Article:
A pair of tired tech titans, namely software maker Microsoft (Nasdaq: MSFT) and electronics maker Sony (Tokyo: 6753), are making new pushes in the Chinese instant messaging (IM) and gaming spaces, as each tries to remain relevant in the fast growing market. Both of these companies are struggling for direction not only in China but also globally, with each recently seeking new leadership in a bid to regain their former glory. Back on the China front, Microsoft is formally ending a longstanding local partnership in a bid to bolster its flagging IM services in China. Meanwhile, Sony is making headlines in gaming, one of its few remaining strong areas, with word that it plans to roll out its popular PlayStation consoles in China.
Both Microsoft and Sony count China as one of their largest markets, even though their names don’t create much buzz among local consumers these days. Microsoft’s flagship Windows computer operating system is fast becoming irrelevant with the rise of smartphones and tablet PCs; likewise, Sony is seeing a similar move as its traditional TVs get overtaken by other mobile and portable devices.
Microsoft has tried to remain relevant by moving into the Internet space, purchasing the popular Skype instant messaging platform in 2011 for $8.5 billion and combining that with its own MSN Messenger product earlier this year. In a somewhat strange move, Microsoft closed down MSN Messenger in every market around the world except for China, where it also continued to operate the Skype service through a 9-year-old partnership with Hong Kong company Tom Group (HKEx: 2383).
Now Microsoft and Tom have announced they are dissolving their partnership, and Microsoft says it wants to form a new joint venture to operate Skype in China. (Chinese article) Everything about this announcement hints at a lack of planning and direction by Microsoft, which seems to be its general strategy in China these days. MSN Messenger was once one of China’s most popular IM platforms, but has lately lost many of its users, including myself. Skype was never properly promoted under the Tom partnership, with a result that it has few users in China.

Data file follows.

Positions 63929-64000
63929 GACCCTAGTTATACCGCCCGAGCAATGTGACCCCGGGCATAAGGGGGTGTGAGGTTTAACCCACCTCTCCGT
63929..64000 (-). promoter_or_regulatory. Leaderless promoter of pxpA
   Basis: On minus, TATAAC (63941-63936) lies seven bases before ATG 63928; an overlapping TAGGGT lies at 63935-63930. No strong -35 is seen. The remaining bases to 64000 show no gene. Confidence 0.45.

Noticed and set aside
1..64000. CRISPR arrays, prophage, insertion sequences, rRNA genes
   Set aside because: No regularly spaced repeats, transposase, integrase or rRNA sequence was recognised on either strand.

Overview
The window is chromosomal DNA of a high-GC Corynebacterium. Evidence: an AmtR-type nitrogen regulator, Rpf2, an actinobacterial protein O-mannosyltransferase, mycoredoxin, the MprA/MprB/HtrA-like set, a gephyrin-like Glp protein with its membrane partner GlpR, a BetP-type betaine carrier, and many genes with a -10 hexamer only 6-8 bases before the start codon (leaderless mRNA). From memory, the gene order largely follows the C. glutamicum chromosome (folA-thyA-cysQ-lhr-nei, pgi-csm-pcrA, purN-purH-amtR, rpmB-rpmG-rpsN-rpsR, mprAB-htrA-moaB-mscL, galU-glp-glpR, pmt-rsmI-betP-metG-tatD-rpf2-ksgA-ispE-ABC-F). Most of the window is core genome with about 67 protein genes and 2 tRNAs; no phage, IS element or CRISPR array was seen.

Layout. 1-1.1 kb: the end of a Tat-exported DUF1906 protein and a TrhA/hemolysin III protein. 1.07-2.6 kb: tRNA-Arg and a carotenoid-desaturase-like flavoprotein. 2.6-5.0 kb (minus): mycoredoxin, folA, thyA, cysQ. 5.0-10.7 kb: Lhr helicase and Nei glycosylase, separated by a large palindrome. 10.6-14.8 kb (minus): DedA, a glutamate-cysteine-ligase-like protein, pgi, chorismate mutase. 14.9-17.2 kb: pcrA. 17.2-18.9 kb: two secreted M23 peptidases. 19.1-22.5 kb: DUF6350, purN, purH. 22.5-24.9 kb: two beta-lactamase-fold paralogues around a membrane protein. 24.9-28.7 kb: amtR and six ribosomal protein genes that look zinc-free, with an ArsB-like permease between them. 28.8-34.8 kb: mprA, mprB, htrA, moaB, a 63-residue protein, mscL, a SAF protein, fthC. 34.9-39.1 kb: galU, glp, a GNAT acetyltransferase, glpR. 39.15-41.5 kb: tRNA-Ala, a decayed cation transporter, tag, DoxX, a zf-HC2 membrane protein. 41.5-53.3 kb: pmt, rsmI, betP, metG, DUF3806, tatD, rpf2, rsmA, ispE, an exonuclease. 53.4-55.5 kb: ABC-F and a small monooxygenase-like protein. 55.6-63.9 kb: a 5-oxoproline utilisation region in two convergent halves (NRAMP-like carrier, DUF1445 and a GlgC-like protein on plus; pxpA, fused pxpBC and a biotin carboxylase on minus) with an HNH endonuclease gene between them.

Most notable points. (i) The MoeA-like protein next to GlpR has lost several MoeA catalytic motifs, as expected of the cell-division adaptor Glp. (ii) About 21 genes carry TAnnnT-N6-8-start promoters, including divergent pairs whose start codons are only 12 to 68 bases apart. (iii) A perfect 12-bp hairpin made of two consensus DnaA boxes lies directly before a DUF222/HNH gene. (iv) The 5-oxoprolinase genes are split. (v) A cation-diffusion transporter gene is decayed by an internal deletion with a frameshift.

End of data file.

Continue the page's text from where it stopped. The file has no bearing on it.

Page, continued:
In the meantime, more aggressive and focused players like Tencent’s (HKEx: 700) QQ and now its WeChat services have quickly come to dominate the market, leaving Microsoft on the sidelines. The fact that Tom announced the dissolution of the Skype partnership before Microsoft had even identified a new partner reflects Microsoft’s broader disorganization; accordingly, I would expect any new Skype venture in China to be equally unsuccessful as the Tom alliance.
Moving on to Sony, the company’s recently named new CEO Kazuo Hirai has just made his first public appearance in China, where media focused on his comments that Sony plans to bring its PlayStation consoles to one of the world’s largest gaming markets. (English article; Chinese article) I can’t really blame Sony for coming so late to the market, since China until recently banned the import of foreign gaming consoles. Microsoft, maker of the Xbox gaming consoles, also said last month it planned to enter the market through a partnership with Shanghai-based BestTV (Shanghai: 600637). (previous post)
I said at the time of the first announcement that Microsoft’s move looked like too little too late, and I’ll say the same thing about Sony’s new plan. Hirai in his remarks didn’t actually focus too much on game consoles, which are one of the few bright spots in Sony’s fading product portfolio. But other comments from the event were equally uninspired, with another executive predicting Sony could post double-digit growth in China this year. That certainly doesn’t sound too exciting to me, but perhaps any growth is a good thing for a fading company like Sony.
Bottom line: Microsoft’s and Sony’s latest hazy plans for their instant messaging and gaming businesses in China reflect broader disorganization and lack of focus at both companies.